* Special Tip: Check also great answers to 15 most common interview questions. You will definitely face at least some of the questions in your bartender interview.
How do you feel about sharing tips with your colleagues?
Chances are high that they have a policy of sharing tips when they ask this question. You should simply say that you are all right with the practice, that you believe that all people in the bar (waitresses, bartender, baristas, etc) form a team, and all participate on the customer experience.
For this reason everyone deserves their share–as long as they try their best in work.
This place becomes extremely busy each Saturday night. Imagine that five guests demand your attention at the same time. What would you do?
Show them that you can prioritize your tasks, and know how to manage the heavy workload. You can say that you have a good system of attending guests (from left to right, noticing who came first and second, etc), and that you won’t get overwhelmed by the sight.
You will simply do your job, as quickly as possible while maintaining your quality standards, and in a calm and cheerful manner attend one guest after another.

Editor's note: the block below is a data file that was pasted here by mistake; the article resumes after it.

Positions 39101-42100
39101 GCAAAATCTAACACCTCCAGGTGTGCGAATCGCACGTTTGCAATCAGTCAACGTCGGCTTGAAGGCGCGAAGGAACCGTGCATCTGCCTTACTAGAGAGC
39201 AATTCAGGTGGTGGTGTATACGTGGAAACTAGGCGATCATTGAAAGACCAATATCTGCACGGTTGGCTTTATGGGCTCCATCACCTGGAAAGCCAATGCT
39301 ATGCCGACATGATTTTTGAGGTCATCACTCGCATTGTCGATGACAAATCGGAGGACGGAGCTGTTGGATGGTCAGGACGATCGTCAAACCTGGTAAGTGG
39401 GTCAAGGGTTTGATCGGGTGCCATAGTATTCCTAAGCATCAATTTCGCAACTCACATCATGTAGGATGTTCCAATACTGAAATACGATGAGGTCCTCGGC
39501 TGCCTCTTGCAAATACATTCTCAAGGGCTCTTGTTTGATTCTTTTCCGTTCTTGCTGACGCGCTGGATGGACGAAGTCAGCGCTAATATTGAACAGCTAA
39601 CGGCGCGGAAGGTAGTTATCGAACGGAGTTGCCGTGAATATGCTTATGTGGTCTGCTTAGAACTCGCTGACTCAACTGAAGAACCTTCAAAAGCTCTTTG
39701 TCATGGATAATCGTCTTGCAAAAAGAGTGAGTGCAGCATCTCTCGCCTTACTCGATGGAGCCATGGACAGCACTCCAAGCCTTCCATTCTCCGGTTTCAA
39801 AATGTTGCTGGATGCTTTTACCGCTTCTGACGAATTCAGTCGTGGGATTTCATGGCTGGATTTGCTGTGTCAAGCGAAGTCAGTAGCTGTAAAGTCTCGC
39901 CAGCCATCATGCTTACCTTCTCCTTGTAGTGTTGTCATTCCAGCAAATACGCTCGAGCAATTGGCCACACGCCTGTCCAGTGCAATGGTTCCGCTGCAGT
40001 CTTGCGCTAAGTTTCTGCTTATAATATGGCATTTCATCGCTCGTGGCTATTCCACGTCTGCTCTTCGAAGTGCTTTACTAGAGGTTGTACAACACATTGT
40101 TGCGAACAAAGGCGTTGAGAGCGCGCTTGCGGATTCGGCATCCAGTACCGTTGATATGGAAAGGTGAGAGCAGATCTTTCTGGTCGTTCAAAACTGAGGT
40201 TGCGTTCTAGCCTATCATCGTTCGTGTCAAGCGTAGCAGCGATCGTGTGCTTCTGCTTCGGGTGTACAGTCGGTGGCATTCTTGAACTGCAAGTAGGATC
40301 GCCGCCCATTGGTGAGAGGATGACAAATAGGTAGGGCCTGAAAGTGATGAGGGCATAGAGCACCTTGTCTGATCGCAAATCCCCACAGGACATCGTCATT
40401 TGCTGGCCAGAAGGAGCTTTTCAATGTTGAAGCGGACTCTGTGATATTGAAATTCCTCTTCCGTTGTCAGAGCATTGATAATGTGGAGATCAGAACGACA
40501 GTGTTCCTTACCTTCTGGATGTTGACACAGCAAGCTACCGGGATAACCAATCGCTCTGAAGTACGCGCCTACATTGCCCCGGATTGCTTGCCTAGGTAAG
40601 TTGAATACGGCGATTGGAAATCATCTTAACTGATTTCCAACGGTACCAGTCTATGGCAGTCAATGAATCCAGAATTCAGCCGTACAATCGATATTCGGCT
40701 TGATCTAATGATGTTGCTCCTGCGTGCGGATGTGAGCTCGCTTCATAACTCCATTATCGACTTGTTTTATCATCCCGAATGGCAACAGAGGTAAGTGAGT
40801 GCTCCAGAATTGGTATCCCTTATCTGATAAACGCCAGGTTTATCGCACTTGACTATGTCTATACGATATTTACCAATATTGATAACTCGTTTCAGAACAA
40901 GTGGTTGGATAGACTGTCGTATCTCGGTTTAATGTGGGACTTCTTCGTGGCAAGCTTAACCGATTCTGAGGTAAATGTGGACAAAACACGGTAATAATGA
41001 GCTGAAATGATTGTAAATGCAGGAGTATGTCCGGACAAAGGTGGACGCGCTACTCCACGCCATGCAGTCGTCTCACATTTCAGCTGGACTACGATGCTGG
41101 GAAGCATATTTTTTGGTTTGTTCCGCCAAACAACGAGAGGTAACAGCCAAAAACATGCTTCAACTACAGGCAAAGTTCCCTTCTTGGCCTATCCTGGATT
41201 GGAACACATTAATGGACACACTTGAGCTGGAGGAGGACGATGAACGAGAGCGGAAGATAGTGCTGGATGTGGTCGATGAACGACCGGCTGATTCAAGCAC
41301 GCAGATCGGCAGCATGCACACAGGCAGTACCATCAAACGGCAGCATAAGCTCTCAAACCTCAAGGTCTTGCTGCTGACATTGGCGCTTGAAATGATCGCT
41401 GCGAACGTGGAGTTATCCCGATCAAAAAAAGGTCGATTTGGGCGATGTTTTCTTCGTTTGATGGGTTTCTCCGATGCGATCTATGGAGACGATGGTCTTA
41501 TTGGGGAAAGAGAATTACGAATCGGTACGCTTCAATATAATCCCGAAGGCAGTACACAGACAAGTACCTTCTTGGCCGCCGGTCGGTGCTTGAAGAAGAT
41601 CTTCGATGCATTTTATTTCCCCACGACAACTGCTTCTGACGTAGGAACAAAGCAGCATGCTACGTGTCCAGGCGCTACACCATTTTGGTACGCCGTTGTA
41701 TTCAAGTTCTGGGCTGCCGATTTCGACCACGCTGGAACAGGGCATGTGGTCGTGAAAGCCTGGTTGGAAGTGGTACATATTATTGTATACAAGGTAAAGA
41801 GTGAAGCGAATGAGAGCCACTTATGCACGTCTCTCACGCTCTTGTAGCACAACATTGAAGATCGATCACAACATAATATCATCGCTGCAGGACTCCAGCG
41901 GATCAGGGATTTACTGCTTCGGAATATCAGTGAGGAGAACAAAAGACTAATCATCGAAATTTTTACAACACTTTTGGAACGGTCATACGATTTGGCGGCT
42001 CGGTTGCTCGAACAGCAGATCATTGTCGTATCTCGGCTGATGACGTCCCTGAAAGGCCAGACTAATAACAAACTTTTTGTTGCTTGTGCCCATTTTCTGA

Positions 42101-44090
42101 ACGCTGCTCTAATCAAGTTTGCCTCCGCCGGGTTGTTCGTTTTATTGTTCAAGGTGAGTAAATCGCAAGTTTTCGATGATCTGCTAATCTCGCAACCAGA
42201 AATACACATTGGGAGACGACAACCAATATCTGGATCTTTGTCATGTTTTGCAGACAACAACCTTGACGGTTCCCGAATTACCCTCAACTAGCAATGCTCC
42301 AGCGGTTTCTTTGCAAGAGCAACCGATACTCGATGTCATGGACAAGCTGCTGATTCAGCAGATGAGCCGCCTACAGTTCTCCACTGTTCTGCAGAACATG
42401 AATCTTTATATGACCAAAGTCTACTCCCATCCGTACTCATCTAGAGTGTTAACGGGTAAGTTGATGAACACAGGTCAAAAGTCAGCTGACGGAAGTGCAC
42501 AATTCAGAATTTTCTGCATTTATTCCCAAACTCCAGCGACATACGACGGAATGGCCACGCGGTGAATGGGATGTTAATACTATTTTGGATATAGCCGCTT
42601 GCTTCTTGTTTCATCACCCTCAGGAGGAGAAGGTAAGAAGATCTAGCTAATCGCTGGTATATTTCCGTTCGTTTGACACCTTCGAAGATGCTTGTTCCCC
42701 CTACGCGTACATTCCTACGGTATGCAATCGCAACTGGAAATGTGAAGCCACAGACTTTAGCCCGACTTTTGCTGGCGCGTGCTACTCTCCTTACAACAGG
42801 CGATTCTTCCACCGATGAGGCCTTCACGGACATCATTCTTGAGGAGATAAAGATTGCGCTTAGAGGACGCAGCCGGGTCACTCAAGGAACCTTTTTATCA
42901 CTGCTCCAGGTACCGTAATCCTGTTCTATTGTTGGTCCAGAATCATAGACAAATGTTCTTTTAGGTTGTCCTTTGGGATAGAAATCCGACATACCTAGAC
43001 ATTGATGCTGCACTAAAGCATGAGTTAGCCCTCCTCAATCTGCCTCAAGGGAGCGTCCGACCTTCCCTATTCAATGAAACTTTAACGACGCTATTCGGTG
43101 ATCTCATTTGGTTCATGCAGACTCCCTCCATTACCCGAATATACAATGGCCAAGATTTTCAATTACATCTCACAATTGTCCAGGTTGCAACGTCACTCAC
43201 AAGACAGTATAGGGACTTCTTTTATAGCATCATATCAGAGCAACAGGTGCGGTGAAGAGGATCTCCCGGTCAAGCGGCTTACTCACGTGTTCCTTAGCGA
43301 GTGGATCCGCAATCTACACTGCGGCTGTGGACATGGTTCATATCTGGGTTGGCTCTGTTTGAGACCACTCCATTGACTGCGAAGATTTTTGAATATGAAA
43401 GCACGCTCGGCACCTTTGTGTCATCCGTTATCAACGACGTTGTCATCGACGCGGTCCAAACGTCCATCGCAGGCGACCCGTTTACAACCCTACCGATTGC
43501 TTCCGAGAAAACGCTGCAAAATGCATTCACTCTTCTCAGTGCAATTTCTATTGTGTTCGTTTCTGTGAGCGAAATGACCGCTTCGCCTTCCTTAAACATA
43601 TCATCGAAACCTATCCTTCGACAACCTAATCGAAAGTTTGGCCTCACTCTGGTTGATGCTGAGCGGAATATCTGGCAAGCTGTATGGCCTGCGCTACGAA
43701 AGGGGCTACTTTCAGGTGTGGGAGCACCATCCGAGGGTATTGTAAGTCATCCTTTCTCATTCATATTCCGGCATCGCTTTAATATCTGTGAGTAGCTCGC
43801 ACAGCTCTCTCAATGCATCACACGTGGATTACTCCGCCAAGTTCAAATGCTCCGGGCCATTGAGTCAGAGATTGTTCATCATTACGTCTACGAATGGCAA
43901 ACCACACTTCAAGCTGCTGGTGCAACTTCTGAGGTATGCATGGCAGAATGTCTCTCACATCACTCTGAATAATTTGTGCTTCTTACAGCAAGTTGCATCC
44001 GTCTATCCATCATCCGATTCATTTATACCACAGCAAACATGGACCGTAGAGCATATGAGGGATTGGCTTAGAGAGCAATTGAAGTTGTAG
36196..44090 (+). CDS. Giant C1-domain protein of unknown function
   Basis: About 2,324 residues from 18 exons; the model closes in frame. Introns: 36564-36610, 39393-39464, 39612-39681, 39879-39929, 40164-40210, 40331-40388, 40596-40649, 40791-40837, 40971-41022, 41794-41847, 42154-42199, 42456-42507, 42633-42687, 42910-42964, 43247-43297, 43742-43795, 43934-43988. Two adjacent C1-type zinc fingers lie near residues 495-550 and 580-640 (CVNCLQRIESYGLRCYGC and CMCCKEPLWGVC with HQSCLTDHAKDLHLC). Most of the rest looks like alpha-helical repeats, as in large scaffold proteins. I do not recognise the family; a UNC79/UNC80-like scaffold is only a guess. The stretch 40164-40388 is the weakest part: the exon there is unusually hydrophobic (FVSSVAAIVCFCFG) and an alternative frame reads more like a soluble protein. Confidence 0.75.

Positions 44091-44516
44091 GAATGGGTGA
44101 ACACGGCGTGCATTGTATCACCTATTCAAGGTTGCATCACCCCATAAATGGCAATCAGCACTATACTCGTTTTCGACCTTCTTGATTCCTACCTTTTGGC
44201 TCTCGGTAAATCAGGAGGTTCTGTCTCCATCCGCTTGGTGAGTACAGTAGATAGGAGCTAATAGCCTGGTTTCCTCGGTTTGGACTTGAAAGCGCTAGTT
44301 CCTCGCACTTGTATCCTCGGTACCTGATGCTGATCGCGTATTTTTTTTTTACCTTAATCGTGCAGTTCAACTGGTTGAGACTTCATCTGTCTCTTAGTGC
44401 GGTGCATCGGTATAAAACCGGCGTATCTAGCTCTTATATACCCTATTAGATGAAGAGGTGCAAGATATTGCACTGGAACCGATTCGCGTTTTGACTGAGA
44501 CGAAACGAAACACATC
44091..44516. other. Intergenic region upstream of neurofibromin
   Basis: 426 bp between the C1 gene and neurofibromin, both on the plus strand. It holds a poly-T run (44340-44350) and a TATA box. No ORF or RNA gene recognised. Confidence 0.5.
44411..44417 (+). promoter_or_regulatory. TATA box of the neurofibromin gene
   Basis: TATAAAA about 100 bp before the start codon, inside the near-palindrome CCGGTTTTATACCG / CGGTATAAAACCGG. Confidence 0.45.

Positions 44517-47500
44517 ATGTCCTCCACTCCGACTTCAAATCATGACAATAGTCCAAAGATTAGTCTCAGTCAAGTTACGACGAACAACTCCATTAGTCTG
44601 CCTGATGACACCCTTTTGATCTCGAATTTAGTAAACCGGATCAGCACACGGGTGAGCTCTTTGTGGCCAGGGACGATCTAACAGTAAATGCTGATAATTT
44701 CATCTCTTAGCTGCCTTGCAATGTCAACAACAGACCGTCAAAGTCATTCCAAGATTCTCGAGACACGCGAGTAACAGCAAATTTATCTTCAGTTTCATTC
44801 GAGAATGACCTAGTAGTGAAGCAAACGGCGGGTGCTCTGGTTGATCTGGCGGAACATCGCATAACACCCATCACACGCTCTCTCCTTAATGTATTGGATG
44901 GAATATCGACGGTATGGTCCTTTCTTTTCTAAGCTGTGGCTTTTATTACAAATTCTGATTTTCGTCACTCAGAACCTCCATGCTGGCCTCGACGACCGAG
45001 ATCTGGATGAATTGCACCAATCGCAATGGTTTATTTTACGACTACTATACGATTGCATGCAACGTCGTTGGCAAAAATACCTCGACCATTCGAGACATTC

You can also say that you have experience with similar situation from your last job, and can manage a long night in the bar…
Some other questions you may get in your bartender interview
- How long do you want to have this job?
- How do you feel about working twelve hours a day, three days in succession?
- How would you prepare this and that drink?
- What motivates you the most in work?
- A customer sends their drink back. How would you handle it?
- Have you been in this bar before? What can we improve about the way we serve the guests?
- Imagine that your coworker was spending a lot of time at work playing with her smartphone, and the situation repeated two nights in a row. What would you do?
- Why should we hire you, and not someone else for this job?
Summary and next steps
Getting a job of a bartender is relatively easy, and unless you apply with one of the TOP clubs you do not need to worry much about your interview.
Do some research about the place, find out what people think, read the Google reviews and if you have some time, pay a visit to the bar before you interview for a job.
Do not forget that your non-verbal communication also matters, and try to show honest interest for the place and for the work you will do there. Last but not least, prepare for the questions from this article, and show the right attitude to work, colleagues, and guests while answering them. I wish you good luck!
May also interest you:
- Restaurant interview questions – Learn the ins and outs of in interview for any job in a restaurant.
- Body language in an interview – Learn how to say the right things without words.
- Salary negotiation tips – Basic rules you should remember when negotiating a salary in your interview.